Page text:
Foxtel plans VoD movie service
September 23, 2013
By Colin Mann
Australian pay-TV operator Foxtel, which launched its Foxtel Play OTT service to connected device mid-summer, is further strengthening its armoury against existing and potential subscription TV sector players by revealing details of a video-on-demand platform offering extensive movie content over the Internet.
The new – dubbed ‘Presto’ – is a pre-emptive strike against mooted similar initiatives by Seven West Media and Nine Entertainment Co. It will also better equip Foxtel to compete with IPTV players such as Quickflix and Fetch TV.
Foxtel CEO Richard Freudenstein noted that there was a growing appetite among viewers for movie content delivered over the Internet for different devices, but said that Foxtel’s strategy was “very much about creating a range of different products at different price points,” with the core Foxtel cable and satellite service continuing to be the operator’s premium service. “But we recognise that as Internet delivery becomes more popular, we need to be part of that as well.”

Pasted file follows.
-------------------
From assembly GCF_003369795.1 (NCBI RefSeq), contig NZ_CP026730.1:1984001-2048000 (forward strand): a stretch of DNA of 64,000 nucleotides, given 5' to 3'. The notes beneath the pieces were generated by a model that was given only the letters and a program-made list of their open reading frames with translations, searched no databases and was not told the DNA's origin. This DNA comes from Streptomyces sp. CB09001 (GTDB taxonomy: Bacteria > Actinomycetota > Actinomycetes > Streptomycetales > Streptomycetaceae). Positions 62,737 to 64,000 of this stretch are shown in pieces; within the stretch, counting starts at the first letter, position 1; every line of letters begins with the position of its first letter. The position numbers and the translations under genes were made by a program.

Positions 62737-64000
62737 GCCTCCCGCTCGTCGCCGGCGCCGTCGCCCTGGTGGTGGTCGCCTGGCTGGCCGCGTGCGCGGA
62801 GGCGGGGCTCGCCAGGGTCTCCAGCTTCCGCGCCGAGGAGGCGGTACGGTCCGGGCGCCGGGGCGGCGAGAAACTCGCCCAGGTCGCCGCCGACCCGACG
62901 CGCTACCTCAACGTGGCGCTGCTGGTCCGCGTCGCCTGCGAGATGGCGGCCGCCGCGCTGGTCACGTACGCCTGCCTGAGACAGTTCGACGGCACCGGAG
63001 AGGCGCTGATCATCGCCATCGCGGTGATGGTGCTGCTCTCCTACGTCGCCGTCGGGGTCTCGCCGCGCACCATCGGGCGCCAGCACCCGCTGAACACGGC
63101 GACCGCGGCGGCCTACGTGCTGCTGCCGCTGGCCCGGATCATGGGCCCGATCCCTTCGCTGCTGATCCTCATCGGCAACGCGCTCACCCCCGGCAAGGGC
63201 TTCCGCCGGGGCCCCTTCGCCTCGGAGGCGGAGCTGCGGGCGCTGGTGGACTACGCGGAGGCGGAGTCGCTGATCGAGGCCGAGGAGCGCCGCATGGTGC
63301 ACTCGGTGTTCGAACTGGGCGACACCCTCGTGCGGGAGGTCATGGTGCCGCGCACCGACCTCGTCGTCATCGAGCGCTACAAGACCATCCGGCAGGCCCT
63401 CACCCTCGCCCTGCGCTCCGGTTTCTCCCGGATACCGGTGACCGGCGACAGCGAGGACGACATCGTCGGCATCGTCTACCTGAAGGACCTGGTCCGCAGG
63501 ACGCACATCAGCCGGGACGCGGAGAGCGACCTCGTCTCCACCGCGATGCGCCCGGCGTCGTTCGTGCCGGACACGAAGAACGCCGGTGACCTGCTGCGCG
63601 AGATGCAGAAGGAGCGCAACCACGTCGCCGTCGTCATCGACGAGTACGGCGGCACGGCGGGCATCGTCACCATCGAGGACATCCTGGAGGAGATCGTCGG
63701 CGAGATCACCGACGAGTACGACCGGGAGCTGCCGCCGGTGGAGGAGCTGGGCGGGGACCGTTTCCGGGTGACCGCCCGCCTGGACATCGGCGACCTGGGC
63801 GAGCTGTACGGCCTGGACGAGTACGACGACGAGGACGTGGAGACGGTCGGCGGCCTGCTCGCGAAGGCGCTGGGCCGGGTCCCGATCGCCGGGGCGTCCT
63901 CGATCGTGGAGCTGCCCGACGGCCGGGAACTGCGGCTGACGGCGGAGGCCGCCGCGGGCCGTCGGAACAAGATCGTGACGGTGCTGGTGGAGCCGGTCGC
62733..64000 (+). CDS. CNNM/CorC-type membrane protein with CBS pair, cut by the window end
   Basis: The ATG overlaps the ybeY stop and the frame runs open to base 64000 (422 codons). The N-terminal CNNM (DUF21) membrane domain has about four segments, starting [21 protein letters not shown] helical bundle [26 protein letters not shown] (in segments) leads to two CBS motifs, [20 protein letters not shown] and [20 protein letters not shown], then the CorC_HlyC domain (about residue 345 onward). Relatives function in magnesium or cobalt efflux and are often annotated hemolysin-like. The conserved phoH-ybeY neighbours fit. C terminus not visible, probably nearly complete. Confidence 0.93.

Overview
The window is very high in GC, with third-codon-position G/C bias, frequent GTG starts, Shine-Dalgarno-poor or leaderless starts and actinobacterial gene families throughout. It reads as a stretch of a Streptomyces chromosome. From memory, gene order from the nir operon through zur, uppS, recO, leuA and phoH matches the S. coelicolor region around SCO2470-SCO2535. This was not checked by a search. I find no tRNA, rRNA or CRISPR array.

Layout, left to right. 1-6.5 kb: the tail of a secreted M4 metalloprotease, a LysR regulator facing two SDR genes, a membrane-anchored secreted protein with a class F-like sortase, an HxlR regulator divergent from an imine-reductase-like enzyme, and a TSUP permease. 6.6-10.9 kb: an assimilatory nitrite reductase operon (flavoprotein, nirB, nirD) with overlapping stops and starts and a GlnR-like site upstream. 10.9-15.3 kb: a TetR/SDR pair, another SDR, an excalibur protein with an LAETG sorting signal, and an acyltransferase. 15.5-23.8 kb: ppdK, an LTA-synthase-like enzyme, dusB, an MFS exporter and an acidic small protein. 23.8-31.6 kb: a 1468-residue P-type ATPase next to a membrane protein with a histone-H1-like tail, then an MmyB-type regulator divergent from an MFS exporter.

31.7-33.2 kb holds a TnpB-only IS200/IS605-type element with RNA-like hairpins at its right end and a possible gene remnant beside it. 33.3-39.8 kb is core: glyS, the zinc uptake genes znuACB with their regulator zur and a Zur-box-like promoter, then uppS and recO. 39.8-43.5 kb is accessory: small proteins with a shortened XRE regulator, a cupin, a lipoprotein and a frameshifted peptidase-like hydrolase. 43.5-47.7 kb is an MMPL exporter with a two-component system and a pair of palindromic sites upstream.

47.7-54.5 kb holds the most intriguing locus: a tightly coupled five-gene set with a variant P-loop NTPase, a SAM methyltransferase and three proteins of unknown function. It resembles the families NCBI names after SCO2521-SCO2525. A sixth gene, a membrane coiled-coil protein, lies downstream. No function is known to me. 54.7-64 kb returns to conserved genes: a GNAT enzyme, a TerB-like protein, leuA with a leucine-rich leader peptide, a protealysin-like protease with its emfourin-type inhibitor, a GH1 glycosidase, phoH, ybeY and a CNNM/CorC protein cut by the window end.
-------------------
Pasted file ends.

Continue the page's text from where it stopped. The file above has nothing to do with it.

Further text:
He described Foxtel Play as a cutdown version of Foxtel, smaller packages at cheaper prices. “But we also recognise there’s another segment who particularly like movies and so we can expand our customer base. It’s certainly more like a Netflix-type service, but different: a subscription service providing a lot of on-demand content,” he explained.
Presto customers will get a monthly pass for $24.99, with additional charges applying for pay-per view titles,with no lock-in contract. The service will be launched initially for PC and Mac users, with compatible iOS and Android tablets following subsequently.
On-demand access will be available to all content from the seven live Foxtel Movies channels: Premiere, Comedy, Drama/ Romance, Thriller/Crime, Action/Adventure, Family and Masterpiece.
Freudenstein refuted suggestions that the new service would eat into Foxtel’s cable subscriber base, suggesting that the operator had carried out a lot of research on its existing subscribers, which showed it wouldn’t particularly cannibalise existing services. “It’s a very different service. It appeals to a very specific segment of movie lovers that don’t want any other channels.”